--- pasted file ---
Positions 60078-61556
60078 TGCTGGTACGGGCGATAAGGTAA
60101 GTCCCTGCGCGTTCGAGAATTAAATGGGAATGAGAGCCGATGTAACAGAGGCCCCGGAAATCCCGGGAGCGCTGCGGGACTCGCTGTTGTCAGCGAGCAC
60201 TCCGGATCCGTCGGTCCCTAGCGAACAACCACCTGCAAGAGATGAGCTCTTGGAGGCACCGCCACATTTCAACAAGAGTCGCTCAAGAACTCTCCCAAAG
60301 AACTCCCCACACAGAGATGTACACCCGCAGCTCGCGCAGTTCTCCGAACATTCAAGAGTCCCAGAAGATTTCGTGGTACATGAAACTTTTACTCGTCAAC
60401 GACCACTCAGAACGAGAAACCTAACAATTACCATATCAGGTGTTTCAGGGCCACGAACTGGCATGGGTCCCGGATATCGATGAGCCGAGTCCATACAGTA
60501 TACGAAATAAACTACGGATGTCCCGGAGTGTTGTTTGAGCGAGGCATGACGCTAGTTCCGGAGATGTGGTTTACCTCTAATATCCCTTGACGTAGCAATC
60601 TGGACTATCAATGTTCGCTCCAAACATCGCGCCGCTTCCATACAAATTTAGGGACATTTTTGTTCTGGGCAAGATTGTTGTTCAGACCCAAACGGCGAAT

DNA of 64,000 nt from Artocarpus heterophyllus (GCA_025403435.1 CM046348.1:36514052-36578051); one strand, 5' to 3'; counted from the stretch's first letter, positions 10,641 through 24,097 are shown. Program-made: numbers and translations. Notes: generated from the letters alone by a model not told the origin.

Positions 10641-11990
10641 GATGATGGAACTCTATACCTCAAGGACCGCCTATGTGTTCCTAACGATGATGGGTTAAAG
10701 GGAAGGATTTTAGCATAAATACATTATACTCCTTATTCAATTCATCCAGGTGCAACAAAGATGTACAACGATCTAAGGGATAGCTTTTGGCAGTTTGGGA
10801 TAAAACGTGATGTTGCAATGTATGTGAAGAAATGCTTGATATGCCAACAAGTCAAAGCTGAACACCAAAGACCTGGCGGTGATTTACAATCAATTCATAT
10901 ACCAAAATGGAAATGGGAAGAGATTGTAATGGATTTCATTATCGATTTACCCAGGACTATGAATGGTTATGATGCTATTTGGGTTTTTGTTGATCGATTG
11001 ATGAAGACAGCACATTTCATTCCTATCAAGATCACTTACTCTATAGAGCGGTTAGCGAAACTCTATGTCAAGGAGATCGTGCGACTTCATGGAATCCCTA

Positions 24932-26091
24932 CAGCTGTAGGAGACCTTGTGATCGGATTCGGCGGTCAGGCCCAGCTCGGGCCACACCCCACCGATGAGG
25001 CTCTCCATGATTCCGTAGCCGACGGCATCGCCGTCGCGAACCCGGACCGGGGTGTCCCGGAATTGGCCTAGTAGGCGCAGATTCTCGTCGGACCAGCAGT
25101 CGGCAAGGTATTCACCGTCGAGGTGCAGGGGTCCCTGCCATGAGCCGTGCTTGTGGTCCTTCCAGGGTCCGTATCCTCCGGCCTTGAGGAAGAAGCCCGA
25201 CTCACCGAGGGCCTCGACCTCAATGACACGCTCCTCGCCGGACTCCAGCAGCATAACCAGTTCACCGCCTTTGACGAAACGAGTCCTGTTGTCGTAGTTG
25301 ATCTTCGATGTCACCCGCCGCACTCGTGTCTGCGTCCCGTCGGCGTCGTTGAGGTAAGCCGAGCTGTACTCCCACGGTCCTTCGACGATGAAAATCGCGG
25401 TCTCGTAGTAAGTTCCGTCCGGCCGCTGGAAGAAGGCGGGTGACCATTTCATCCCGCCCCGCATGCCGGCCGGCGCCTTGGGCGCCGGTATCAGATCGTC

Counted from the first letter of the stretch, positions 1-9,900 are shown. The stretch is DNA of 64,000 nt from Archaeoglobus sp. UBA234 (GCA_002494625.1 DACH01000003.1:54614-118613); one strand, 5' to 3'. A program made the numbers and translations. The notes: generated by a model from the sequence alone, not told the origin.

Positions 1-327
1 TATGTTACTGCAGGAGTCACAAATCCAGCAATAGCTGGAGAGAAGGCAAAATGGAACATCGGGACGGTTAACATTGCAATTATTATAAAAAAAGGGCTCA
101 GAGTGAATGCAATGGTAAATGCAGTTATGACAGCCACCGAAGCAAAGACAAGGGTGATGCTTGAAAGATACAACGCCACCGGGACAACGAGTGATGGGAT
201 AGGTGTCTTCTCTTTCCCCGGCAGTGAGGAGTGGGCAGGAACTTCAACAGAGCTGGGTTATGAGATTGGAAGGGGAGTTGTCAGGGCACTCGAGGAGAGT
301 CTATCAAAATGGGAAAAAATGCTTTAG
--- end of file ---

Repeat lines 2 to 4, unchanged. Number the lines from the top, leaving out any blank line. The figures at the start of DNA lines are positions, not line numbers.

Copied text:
60078 TGCTGGTACGGGCGATAAGGTAA
60101 GTCCCTGCGCGTTCGAGAATTAAATGGGAATGAGAGCCGATGTAACAGAGGCCCCGGAAATCCCGGGAGCGCTGCGGGACTCGCTGTTGTCAGCGAGCAC
60201 TCCGGATCCGTCGGTCCCTAGCGAACAACCACCTGCAAGAGATGAGCTCTTGGAGGCACCGCCACATTTCAACAAGAGTCGCTCAAGAACTCTCCCAAAG